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A MOUNTAIN HUNT

BY FRANCIS PARKMAN, JR.

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The camp was full of the newly-cut lodge-poles; some, already prepared, were stacked together, white and glistening, to dry and harden in the sun; others were lying on the ground, and the squaws, the boys, and even some of the warriors were busily at work peeling off the bark and paring them with their knives to the proper dimensions. Most of the hides obtained at the last camp were dressed and scraped thin enough for use, and many of the squaws were engaged in fitting them together and sewing them with sinews, to form the coverings for the lodges. Men were wandering among the bushes that lined the brook along the margin of the camp, cutting sticks of red willow, or shongsasha, the bark of which, mixed with tobacco, they use for smoking. Reynal's squaw was hard at work with her awl and buffalo sinews upon her lodge, while her proprietor, having just finished an enormous breakfast of meat, was smoking a social pipe along with Raymond and myself. He proposed at length that we should go out on a hunt. “Go to the Big Crow's lodge,” said he, “and get your rifle. I'll bet the gray Wyandotte pony against your mare that we start an elk or a black-tailed deer, or likely as not, a bighorn, before we are two miles out of camp. I'll take my squaw's old yellow horse; you can't whip her more than four miles an hour, but she is as good for the mountains as a mule.”

I mounted the black mule which Raymond usually rode. She was a very fine and powerful animal, gentle and manageable enough by nature; but of late her temper had been soured by misfortune. About a week before I had chanced to offend some one of the Indians, who, out of revenge, went secretly into the meadow and gave her a severe stab in the haunch with his knife. The wound, though partially healed, still galled her extremely, and made her even more perverse and obstinate than the rest of her species.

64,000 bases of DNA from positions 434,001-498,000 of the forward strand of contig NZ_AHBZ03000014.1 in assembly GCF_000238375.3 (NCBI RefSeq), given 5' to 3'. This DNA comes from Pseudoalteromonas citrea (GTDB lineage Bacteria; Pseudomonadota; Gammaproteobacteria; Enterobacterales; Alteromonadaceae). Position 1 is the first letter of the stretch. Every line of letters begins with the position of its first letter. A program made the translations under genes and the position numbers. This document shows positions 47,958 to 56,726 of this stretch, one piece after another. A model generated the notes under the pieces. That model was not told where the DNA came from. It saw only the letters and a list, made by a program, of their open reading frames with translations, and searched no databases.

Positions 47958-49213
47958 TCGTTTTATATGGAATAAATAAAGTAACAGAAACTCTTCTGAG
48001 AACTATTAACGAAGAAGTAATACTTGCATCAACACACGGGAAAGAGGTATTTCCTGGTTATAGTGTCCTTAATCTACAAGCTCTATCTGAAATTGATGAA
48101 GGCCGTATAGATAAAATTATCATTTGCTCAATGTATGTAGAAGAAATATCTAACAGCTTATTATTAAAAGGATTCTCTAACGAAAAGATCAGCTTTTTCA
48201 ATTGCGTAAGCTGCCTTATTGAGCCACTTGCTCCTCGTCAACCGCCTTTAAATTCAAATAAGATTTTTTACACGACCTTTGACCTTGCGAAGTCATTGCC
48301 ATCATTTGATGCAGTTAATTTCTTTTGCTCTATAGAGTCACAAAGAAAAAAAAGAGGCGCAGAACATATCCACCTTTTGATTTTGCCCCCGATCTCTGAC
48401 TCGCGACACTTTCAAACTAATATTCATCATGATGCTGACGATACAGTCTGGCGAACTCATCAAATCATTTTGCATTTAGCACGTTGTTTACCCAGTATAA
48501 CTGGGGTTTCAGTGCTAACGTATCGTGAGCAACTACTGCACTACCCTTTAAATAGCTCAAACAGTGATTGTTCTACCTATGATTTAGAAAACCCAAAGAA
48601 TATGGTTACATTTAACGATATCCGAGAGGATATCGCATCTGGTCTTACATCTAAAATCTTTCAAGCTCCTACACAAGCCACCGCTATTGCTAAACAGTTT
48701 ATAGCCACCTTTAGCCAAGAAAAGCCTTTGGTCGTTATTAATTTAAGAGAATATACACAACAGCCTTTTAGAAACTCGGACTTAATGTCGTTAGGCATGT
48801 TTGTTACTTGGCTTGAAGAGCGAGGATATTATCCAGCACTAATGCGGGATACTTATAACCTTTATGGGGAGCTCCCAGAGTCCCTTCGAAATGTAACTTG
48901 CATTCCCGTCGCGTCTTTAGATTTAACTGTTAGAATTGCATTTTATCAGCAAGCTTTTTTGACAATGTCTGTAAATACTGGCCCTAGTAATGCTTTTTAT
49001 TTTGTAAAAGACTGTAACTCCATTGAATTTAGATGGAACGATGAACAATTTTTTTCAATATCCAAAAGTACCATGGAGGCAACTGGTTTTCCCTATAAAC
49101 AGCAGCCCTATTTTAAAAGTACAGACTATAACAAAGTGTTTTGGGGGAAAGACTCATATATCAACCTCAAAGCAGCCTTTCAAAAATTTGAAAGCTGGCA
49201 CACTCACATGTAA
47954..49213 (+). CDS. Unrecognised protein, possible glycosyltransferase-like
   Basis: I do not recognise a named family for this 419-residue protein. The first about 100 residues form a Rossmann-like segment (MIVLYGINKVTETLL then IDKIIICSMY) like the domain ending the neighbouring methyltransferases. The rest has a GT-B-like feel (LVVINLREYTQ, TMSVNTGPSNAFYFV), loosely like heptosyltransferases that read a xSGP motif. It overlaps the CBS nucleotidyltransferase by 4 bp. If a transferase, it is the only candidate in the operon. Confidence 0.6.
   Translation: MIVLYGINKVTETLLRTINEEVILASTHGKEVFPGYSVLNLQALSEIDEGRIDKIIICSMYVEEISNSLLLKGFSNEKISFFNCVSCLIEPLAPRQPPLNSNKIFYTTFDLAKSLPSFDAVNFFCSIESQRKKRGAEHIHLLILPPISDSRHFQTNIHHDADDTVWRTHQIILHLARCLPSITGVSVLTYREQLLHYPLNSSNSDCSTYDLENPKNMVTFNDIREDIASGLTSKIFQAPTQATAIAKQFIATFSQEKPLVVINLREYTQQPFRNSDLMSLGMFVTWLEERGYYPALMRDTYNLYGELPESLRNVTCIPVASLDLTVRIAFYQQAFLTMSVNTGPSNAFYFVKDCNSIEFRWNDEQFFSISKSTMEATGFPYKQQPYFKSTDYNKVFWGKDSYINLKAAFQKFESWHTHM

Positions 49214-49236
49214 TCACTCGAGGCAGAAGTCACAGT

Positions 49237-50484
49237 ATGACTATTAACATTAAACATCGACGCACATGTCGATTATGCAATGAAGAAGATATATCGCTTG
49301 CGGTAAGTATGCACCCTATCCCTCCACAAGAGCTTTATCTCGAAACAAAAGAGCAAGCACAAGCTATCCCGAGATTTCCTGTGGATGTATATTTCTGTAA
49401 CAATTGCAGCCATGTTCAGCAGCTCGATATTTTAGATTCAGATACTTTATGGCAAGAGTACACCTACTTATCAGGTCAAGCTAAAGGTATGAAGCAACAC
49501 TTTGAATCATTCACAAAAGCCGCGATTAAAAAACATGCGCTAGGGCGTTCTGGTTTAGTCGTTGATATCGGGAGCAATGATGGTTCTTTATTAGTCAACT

The morning was a glorious one, and I was in better health than I had been at any time for the last two months. Though a strong frame and well compacted sinews had borne me through hitherto, it was long since I had been in a condition to feel the exhilaration of the fresh mountain wind and the gay sunshine that brightened the crags and trees. We left the little valley and ascended a rocky hollow in the mountain. Very soon we were out of sight of the camp, and of every living thing, man, beast, bird, or insect. I had never before, except on foot, passed over such execrable ground, and I desire never to repeat the experiment. The black mule grew indignant, and even the redoubtable yellow horse stumbled every moment, and kept groaning to himself as he cut his feet and legs among the sharp rocks.

It was a scene of silence and desolation. Little was visible except beetling crags and the bare shingly sides of the mountains, relieved by scarcely a trace of vegetation. At length, however, we came upon a forest tract, and had no sooner done so than we heartily wished ourselves back among the rocks again; for we were on a steep descent, among trees so thick that we could see scarcely a rod in